The education sector is an increasingly popular target for hackers due to the sheer volume of rich personal and research-based data open to attack.
Technology has a dramatic impact on the way people live and learn, putting relentless pressure on institutions to remain agile, accessible and secure. This becomes particularly important against a shifting backdrop of student hyper-connectivity, multi-purposing BYOD, and large-scale collaborative data sharing.
British university cyber security breaches have doubled in the past two years hitting 1,152 in 2016-17, according to new figures obtained by The Times. DDoS attacks are also rampant, taking out systems as well as online courses and exams. A recent and indicative attack tactic even saw cyber criminals posing as the Department of Education before unleashing ransomware mayhem.
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Today’s bad actors are no dunces and have an almost limitless capacity for classroom disruption. Switched on institutions already know there is plenty of homework due to regain full classroom and network control.
Ensure privacy by design
Educators need to rethink their cyber security strategies to embrace the notion of ‘privacy by design’, ensuring that operating systems, browser software and apps are up to date and designed to safeguard against the latest threats.
IT teams must evaluate where data is stored and ensure networks are built with security at the heart and that every connected device has the highest level of protection. Automatic device and system updates are crucial, as are constant virus scans. Setting a minimum-security requirement, as well as educating students and staff on safe password etiquette, should also be mandatory.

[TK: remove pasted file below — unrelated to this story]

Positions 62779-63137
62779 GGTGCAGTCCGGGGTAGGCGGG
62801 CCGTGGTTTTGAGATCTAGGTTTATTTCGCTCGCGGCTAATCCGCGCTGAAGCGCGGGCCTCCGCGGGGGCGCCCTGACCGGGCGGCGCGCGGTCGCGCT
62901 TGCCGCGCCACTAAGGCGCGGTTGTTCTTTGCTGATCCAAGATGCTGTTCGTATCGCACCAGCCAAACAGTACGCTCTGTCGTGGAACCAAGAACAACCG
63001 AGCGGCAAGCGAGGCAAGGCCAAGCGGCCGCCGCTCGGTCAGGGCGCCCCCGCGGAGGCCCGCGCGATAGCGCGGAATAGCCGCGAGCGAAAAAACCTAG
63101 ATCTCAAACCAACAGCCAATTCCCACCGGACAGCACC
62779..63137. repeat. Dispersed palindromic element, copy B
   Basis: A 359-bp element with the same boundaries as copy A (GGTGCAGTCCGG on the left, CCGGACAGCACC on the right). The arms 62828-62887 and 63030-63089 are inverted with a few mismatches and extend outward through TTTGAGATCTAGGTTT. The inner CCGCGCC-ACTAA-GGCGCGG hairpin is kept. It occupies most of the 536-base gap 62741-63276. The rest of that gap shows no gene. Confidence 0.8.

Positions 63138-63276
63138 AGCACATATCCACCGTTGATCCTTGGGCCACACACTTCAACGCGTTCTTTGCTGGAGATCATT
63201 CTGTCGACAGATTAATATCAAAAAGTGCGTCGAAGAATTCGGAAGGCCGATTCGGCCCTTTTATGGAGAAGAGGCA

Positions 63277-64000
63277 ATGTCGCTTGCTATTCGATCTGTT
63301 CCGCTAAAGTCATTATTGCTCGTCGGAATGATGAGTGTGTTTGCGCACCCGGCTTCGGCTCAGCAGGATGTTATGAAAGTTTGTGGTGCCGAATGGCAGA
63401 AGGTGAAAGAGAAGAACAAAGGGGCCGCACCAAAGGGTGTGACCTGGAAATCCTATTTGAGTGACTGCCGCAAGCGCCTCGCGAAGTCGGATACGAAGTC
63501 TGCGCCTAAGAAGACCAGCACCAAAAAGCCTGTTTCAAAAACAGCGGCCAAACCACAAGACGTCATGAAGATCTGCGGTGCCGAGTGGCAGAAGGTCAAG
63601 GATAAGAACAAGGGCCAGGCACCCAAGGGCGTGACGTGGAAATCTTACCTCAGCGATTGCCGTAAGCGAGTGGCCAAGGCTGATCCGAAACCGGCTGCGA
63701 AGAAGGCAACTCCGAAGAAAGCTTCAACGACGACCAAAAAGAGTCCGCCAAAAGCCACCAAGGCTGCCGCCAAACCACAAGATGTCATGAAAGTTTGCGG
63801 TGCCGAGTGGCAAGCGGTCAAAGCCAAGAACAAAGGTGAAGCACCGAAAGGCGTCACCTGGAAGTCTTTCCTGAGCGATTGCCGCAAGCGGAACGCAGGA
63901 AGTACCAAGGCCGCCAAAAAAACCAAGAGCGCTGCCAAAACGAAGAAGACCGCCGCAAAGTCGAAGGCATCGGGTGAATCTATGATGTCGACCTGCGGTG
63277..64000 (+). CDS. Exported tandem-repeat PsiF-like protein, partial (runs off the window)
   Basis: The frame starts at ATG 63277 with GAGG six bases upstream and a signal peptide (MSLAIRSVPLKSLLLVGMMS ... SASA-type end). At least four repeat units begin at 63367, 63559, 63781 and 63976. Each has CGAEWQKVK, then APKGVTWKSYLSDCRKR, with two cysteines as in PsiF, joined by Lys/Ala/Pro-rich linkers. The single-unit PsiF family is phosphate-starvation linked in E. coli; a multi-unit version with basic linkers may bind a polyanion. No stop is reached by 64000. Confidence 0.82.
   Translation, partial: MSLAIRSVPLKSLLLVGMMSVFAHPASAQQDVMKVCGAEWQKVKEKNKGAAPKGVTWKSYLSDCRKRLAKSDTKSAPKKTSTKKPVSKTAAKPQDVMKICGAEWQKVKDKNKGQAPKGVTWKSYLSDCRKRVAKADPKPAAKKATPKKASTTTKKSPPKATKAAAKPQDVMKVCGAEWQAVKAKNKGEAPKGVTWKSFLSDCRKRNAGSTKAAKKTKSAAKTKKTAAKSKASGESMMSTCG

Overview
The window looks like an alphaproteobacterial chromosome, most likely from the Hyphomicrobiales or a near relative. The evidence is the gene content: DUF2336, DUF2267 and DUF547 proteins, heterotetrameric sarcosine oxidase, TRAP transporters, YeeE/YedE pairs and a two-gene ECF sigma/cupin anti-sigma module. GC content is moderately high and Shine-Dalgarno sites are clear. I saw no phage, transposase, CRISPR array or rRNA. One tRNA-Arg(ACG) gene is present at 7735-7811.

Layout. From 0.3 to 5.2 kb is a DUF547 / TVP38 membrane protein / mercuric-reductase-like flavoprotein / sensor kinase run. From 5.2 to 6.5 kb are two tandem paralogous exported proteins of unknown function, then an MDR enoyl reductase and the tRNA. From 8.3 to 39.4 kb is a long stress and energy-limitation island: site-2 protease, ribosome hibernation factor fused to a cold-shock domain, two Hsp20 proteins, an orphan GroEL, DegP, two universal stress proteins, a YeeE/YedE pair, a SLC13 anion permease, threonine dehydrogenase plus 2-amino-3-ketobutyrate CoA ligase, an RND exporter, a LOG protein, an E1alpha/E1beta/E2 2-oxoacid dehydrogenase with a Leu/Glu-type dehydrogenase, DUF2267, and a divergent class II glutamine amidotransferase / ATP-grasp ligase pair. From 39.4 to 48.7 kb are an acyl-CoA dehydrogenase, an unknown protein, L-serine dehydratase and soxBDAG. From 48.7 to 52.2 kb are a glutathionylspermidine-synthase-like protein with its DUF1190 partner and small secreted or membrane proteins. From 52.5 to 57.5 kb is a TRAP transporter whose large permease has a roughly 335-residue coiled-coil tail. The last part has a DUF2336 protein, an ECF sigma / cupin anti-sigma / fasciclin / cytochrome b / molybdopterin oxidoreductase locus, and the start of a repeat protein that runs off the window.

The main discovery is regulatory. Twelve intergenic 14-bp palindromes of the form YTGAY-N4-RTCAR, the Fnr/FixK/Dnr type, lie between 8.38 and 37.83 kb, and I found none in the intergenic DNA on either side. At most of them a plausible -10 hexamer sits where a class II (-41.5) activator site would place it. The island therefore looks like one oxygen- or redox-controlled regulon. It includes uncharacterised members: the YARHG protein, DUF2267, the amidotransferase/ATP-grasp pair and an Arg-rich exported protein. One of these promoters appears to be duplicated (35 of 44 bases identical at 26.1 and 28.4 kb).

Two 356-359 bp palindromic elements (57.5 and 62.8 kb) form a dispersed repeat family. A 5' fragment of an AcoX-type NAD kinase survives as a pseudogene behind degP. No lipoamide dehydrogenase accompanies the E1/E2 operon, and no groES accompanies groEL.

Always backup and encrypt
Don’t wait until it is too late. More than ever, it is important to regularly initiate data back-ups using both physical and cloud-based storage. Advanced perimeter protection is all well and good, but there is often a failure to adequately secure vital data that sits within applications. Encryption is vital if a device is lost, stolen, or if a hacker breaks into a system to hold data for ransom.
Teach students how to be safe
Children may be more connected than previous generations, but they don’t necessarily have the knowledge to stay safe. Educators have a big responsibility here. Robust awareness-raising programmes should be in place to drive best practice from the outset, including exploring the meaning and nuances of online privacy and security, discussing which types of information should remain private, and what to do if misuse is suspected.
Any cyber-education programme must keep pace with student needs. Every step in the development stage brings elevated threat levels as a wider range of devices and networks enter the mix.
Students aren’t the only ones under fire. Teachers also need continual training if they are to effectively practice what they preach. Key focus areas should include safe password usage, particularly avoiding login duplication across multiple sites like school systems and social media sites. Clear and continually updated policies should be in place to comprehensively detail post-breach response duties.
Continue to educate staff on best practice
Technology is already bringing unprecedented benefits to educators and students alike, and a collective responsibility is needed to ensure the march of progress stays firmly on track. Substantive, sustainable cyber security achievement is an ongoing process. It requires constant focus and is a subject nobody can afford to fail.
Sourced by Vincent Lavergne, Systems Engineering director, F5 Networks